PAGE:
19. An apparatus for reading a record carrier as claimed in any of the Claims 1 to 11 by means of a radiation beam which scans said information areas, which apparatus comprises; an optical system and a detector for detecting the radiation which is reflected or transmitted by the recording areas, a read circuit for extracting the information signal read from the detected radiation, the period of the first periodic track modulation on said record carrier atthe local tangential sdanning speed of the record carrier corresponding to a first signal frequency and the period of the second periodic track modulation at said tangential scanning speed of the record carrier corresponding to a second signal frequency and the difference frequency between the first and the second signal frequency being constant and comparatively low relative to the first signal frequency, a first band-pass filter for extracting signals of the first frequency from the detector output, in orderto obtain a clock signal.which is applied to the read circuit for synchronizing the read-out of said digital information, a second band-pass filter for extracting signals of the second frequency from the detector output, a first synchronous detection circuit for mixing the extracted signals of the first and the second frequency in order to obtain a signal of said difference freq.uency, a third band-pass filter for extracting signals at said difference frequency from the detector output, and a second synchronous detector circuit for mixing the output signal of the third band-pass filter with the output signal of the first synchronous detector circuit in order to obtain a radial tracking signal.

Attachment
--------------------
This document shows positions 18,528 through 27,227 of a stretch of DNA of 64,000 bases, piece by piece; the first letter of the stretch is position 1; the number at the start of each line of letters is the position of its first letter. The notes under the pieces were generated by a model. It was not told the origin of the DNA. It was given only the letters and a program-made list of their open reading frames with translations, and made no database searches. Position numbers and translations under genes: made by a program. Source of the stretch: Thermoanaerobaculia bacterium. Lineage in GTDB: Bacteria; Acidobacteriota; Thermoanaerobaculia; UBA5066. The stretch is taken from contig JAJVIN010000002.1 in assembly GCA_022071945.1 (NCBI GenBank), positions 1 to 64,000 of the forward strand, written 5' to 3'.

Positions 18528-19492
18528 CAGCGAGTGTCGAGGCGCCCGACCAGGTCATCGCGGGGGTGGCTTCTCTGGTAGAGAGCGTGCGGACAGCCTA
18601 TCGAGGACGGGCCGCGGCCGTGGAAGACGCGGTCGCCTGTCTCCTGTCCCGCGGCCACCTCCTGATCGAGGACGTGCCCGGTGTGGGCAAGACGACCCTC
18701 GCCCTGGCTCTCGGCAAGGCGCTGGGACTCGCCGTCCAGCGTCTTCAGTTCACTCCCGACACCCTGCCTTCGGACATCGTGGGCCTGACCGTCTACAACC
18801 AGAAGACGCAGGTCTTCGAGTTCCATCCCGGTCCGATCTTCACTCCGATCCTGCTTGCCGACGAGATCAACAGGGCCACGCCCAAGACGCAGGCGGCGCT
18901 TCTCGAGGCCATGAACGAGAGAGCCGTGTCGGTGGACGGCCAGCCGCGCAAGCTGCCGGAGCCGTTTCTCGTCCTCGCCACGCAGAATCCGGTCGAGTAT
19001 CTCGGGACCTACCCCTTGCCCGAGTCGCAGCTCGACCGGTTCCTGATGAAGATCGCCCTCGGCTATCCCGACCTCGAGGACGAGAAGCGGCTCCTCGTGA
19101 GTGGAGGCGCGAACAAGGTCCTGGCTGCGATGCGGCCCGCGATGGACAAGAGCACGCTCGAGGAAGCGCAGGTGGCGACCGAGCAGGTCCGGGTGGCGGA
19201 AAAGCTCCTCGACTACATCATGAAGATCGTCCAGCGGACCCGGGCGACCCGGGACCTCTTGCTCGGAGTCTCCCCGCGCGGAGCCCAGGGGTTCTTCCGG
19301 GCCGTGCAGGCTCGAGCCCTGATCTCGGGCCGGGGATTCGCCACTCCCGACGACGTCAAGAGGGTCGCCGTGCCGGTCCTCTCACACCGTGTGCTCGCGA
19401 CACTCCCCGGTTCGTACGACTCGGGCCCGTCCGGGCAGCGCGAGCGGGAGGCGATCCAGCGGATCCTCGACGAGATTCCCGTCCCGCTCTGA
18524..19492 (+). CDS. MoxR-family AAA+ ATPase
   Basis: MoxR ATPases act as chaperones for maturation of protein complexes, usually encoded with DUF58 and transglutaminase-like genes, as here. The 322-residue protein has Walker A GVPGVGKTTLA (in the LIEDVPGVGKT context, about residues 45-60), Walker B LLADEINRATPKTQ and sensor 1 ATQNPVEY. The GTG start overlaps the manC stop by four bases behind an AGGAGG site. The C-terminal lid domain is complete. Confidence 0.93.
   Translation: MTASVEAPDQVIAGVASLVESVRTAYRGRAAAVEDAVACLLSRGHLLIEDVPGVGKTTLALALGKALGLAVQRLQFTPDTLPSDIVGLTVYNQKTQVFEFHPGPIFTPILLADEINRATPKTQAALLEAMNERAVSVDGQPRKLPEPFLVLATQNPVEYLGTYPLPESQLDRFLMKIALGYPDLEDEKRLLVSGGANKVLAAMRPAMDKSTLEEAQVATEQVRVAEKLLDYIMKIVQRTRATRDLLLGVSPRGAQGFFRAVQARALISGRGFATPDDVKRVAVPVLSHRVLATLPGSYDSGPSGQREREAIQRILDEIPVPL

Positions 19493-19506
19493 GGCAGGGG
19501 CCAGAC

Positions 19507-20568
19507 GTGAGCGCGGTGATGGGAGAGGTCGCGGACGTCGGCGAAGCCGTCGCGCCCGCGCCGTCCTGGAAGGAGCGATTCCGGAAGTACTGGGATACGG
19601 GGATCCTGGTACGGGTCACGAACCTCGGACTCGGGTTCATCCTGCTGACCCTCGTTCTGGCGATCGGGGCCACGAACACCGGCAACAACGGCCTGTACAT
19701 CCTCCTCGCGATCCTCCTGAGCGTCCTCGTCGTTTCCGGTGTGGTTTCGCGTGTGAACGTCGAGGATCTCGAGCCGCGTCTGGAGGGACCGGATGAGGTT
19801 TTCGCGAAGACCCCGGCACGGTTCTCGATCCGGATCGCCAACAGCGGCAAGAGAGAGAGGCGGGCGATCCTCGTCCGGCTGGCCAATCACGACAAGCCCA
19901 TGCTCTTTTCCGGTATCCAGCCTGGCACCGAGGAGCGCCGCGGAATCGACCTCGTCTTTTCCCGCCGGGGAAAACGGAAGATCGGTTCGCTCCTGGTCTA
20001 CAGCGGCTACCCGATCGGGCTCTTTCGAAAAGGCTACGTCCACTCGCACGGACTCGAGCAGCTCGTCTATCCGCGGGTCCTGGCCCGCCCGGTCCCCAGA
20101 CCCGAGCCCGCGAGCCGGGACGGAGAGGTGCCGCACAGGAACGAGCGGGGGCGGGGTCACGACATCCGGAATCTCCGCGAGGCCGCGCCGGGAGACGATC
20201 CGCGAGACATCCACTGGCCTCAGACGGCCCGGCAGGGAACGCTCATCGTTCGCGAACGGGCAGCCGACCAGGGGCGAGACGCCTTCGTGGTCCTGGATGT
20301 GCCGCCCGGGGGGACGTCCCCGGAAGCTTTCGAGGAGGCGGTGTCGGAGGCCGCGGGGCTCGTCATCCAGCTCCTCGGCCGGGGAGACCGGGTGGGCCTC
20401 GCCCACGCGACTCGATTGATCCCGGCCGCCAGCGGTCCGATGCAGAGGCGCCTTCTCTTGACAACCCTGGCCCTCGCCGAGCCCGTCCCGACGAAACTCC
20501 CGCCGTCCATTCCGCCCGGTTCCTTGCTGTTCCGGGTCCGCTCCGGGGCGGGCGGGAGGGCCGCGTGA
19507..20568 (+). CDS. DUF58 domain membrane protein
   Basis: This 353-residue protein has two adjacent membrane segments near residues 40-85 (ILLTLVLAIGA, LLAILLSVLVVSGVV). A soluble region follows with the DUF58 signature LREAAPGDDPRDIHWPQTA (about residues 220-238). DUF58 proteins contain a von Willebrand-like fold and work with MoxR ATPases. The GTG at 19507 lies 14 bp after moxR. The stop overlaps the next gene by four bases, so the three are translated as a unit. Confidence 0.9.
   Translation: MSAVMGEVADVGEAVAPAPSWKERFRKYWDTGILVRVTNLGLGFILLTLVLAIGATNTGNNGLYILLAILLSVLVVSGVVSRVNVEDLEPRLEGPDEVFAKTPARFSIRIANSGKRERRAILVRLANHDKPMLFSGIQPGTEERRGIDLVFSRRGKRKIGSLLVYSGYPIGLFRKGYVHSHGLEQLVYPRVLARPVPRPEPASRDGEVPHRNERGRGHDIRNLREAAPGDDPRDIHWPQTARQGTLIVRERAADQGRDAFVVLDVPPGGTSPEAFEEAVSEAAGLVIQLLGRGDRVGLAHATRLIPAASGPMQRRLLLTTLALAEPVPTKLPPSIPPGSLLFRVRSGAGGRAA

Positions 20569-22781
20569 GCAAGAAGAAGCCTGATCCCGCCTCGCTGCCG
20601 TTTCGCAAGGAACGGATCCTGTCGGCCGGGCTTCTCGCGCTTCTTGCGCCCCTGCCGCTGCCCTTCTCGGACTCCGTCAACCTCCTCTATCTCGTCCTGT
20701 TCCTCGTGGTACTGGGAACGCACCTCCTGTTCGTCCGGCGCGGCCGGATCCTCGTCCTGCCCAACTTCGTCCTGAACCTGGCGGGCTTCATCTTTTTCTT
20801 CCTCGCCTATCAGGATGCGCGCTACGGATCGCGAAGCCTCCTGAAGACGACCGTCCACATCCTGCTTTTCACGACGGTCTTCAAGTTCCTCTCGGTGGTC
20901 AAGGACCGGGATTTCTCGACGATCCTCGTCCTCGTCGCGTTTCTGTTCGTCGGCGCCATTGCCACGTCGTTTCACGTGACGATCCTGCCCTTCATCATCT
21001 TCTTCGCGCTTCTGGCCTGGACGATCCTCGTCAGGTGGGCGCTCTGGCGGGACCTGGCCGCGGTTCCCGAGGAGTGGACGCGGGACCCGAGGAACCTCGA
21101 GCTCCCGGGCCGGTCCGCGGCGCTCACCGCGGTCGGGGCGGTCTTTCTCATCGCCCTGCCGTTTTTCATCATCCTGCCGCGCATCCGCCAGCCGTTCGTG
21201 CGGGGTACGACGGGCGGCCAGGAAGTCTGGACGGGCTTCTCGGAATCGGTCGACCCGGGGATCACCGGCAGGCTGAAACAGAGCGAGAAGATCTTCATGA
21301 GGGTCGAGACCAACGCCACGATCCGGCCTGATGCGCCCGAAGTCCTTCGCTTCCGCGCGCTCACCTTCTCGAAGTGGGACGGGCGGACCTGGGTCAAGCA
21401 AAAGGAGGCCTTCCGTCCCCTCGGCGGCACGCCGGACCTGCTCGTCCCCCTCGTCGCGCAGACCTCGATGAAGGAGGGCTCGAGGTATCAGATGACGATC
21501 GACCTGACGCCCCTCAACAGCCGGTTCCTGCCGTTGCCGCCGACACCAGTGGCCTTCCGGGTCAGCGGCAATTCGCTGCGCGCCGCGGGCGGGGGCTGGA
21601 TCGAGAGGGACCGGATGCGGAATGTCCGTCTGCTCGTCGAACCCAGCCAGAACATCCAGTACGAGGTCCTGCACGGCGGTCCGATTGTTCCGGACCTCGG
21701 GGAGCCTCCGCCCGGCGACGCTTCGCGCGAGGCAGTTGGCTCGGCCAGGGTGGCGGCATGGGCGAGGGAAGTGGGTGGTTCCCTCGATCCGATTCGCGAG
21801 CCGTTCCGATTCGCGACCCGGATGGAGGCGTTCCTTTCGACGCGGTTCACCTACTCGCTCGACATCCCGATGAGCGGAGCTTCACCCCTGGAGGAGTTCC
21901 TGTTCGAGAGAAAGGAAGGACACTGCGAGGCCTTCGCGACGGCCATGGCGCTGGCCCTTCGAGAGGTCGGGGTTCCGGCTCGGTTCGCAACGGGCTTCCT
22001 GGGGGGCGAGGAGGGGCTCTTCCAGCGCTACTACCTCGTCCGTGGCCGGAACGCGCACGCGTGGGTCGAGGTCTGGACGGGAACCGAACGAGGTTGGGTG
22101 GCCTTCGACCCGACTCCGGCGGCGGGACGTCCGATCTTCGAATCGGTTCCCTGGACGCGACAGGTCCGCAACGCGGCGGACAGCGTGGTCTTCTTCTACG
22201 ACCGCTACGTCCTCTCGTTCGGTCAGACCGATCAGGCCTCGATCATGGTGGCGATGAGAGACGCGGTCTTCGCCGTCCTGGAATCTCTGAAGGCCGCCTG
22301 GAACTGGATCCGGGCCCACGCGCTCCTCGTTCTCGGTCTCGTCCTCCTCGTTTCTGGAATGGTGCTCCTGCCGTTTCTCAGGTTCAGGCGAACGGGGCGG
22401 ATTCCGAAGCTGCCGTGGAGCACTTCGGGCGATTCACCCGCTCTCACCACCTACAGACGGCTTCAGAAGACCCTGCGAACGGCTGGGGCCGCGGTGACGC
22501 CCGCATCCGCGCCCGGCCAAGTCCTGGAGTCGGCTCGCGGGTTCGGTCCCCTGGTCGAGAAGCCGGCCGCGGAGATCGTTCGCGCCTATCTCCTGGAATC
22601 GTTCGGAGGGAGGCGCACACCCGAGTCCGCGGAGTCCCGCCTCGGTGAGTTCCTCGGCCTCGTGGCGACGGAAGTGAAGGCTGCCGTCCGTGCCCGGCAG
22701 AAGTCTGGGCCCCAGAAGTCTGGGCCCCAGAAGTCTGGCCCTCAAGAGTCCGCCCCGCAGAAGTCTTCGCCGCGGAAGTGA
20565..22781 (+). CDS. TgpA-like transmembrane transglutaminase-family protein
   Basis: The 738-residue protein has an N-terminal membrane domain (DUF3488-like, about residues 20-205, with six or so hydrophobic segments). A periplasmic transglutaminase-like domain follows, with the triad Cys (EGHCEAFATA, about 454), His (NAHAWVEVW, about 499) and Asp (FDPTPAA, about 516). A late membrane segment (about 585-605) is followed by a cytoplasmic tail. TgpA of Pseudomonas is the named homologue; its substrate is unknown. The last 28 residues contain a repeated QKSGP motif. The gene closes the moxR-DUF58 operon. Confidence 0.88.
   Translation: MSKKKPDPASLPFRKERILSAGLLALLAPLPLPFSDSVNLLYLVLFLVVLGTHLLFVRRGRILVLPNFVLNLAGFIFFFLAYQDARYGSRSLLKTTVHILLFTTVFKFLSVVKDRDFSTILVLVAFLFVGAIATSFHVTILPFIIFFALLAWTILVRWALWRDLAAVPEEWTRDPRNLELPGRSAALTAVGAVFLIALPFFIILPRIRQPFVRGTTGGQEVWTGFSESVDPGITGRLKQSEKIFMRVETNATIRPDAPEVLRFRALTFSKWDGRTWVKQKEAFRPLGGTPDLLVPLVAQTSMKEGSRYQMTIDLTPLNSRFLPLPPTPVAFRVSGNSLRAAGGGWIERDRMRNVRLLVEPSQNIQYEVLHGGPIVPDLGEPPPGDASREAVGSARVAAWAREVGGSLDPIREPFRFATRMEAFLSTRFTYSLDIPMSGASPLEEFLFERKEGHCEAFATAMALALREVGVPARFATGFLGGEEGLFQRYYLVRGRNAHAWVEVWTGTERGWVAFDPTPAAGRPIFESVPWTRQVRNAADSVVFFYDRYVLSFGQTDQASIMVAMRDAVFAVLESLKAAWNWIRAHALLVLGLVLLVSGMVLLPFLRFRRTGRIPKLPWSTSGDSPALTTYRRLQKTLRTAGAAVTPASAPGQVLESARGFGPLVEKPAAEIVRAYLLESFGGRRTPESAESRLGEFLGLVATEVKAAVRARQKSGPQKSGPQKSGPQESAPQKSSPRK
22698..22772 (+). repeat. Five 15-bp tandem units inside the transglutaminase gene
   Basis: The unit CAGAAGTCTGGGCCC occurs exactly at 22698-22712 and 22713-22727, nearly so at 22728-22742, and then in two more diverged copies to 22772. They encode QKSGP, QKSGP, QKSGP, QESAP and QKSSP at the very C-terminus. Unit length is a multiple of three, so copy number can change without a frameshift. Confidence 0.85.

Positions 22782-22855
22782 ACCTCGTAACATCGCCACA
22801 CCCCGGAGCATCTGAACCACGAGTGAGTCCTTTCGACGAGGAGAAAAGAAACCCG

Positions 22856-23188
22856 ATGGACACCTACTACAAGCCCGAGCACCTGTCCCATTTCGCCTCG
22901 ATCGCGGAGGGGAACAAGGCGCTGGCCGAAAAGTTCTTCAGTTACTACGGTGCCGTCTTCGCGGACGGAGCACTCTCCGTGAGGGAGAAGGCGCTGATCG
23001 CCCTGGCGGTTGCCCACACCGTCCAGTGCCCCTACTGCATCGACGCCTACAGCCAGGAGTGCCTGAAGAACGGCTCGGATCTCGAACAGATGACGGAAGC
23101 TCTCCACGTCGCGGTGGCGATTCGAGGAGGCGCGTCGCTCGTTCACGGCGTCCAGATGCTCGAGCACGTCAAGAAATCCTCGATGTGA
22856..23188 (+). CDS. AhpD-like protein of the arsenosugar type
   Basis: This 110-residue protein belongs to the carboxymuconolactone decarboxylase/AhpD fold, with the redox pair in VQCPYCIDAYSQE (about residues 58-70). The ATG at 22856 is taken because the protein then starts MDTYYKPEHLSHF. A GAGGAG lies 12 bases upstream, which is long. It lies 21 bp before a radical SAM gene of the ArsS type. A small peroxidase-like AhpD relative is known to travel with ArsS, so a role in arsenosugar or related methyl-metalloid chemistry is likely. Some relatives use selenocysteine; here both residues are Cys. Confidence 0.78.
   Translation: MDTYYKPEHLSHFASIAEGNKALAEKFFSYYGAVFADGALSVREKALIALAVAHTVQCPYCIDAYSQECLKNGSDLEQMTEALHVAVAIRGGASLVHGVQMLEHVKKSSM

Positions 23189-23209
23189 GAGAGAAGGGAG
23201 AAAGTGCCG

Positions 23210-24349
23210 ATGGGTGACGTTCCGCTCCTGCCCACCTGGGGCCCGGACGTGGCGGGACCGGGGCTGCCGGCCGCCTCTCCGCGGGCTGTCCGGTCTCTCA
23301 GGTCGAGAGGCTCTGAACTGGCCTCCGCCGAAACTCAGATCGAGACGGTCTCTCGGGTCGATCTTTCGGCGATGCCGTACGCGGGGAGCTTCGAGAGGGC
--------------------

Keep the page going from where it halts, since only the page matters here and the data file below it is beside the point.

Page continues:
20. An apparatus as claimed in Claim 19, wherein the detector is divided into four sectors -by tangential line and by a radial line, the difference between the two signals detected by the detector halves divided by the radial line being applied to the first band-pass filter. the difference between the two signals detected by the detector halves divided by the tangential line being applied to the second band-pass filter, and wherein the sum. of the signals detected by all four sectors is applied to the third band-pass filter and to the read circuit.